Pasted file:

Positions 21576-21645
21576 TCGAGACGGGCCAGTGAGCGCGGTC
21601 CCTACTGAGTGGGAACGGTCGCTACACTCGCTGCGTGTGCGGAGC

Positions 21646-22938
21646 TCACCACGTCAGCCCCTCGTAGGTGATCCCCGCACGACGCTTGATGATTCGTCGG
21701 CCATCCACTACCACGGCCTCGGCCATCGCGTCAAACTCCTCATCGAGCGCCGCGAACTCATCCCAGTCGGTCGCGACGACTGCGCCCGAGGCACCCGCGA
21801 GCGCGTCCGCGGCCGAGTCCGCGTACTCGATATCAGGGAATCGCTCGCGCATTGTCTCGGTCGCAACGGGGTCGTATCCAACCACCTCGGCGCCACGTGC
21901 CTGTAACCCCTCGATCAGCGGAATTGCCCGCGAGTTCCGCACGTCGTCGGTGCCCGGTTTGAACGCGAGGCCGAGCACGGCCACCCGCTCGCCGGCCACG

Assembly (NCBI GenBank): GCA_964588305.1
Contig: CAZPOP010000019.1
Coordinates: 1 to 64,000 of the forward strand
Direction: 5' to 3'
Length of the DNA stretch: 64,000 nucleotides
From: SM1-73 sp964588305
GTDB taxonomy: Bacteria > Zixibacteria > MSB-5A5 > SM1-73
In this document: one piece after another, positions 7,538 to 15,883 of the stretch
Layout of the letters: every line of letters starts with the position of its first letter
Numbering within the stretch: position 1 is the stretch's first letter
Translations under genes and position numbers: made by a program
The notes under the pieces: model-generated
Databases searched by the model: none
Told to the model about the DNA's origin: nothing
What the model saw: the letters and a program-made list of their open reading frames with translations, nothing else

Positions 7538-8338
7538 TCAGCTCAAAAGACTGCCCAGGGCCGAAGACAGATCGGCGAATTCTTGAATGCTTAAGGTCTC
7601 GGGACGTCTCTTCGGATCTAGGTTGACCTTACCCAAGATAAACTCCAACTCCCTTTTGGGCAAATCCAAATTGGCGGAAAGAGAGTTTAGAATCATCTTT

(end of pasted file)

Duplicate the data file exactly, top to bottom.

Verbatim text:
Positions 21576-21645
21576 TCGAGACGGGCCAGTGAGCGCGGTC
21601 CCTACTGAGTGGGAACGGTCGCTACACTCGCTGCGTGTGCGGAGC

Positions 21646-22938
21646 TCACCACGTCAGCCCCTCGTAGGTGATCCCCGCACGACGCTTGATGATTCGTCGG
21701 CCATCCACTACCACGGCCTCGGCCATCGCGTCAAACTCCTCATCGAGCGCCGCGAACTCATCCCAGTCGGTCGCGACGACTGCGCCCGAGGCACCCGCGA
21801 GCGCGTCCGCGGCCGAGTCCGCGTACTCGATATCAGGGAATCGCTCGCGCATTGTCTCGGTCGCAACGGGGTCGTATCCAACCACCTCGGCGCCACGTGC
21901 CTGTAACCCCTCGATCAGCGGAATTGCCCGCGAGTTCCGCACGTCGTCGGTGCCCGGTTTGAACGCGAGGCCGAGCACGGCCACCCGCTCGCCGGCCACG

Assembly (NCBI GenBank): GCA_964588305.1
Contig: CAZPOP010000019.1
Coordinates: 1 to 64,000 of the forward strand
Direction: 5' to 3'
Length of the DNA stretch: 64,000 nucleotides
From: SM1-73 sp964588305
GTDB taxonomy: Bacteria > Zixibacteria > MSB-5A5 > SM1-73
In this document: one piece after another, positions 7,538 to 15,883 of the stretch
Layout of the letters: every line of letters starts with the position of its first letter
Numbering within the stretch: position 1 is the stretch's first letter
Translations under genes and position numbers: made by a program
The notes under the pieces: model-generated
Databases searched by the model: none
Told to the model about the DNA's origin: nothing
What the model saw: the letters and a program-made list of their open reading frames with translations, nothing else

Positions 7538-8338
7538 TCAGCTCAAAAGACTGCCCAGGGCCGAAGACAGATCGGCGAATTCTTGAATGCTTAAGGTCTC
7601 GGGACGTCTCTTCGGATCTAGGTTGACCTTACCCAAGATAAACTCCAACTCCCTTTTGGGCAAATCCAAATTGGCGGAAAGAGAGTTTAGAATCATCTTT